Abstract

This thesis examines images of men and the products they promote in Gentleman 's Quarterly (GQ) magazine using the symbolic interaction theory of gender display developed by Erving Goffman in his monograph Gender Advertisements (1979). The study examines advertising images for evidence of sexual objectification of men, and reports on the extent different product types use gender displays to attract a male target market. 332 advertising images appearing in GQ from 1985 to 2000 were coded in ten categories of ritual display: setting, image position, image dominance, skin exposure, body portrayal, self-touch, gaze, and product type. The study concludes that trends of sexual objectification of men in GQ advertising are not revealed by application of Goffman's theory and method.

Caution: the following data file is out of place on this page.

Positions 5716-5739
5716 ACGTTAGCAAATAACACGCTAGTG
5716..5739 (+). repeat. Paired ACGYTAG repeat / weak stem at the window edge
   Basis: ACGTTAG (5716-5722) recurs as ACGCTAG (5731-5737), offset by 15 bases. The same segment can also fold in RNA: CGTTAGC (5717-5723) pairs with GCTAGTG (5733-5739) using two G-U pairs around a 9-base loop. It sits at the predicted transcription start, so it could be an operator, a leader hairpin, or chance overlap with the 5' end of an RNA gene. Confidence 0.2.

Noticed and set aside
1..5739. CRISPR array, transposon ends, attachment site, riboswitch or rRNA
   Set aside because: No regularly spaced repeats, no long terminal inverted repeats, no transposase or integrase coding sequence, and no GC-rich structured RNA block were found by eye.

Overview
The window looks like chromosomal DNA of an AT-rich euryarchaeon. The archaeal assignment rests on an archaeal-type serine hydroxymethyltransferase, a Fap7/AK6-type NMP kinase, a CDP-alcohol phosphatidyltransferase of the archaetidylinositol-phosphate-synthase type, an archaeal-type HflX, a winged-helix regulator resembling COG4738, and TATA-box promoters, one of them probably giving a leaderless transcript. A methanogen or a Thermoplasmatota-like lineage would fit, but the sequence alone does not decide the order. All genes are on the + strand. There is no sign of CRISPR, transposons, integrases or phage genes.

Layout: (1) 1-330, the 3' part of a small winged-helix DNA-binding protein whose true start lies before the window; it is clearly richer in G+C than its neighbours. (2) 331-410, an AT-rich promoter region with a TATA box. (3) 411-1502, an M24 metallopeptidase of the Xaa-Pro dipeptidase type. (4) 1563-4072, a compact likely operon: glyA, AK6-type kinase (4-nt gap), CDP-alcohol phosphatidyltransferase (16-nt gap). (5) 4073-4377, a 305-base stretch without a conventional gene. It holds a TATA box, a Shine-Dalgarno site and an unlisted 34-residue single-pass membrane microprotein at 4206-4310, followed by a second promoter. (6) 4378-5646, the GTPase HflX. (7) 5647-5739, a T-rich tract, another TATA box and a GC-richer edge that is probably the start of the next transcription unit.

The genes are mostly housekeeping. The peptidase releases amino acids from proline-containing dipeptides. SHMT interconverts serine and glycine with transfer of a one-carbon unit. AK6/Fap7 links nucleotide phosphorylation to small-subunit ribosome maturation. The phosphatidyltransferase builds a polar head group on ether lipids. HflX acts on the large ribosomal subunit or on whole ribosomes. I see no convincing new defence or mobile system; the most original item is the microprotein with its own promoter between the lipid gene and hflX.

Publication Date

8-21-2003

Document Type

Thesis

Department, Program, or Center

Department of Communication (CLA)

Advisor

Sorce, Patricia

Advisor/Committee Member

Austin, Bruce

Comments

Note: imported from RIT’s Digital Media Library running on DSpace to RIT Scholar Works in December 2013.

Campus

RIT – Main Campus

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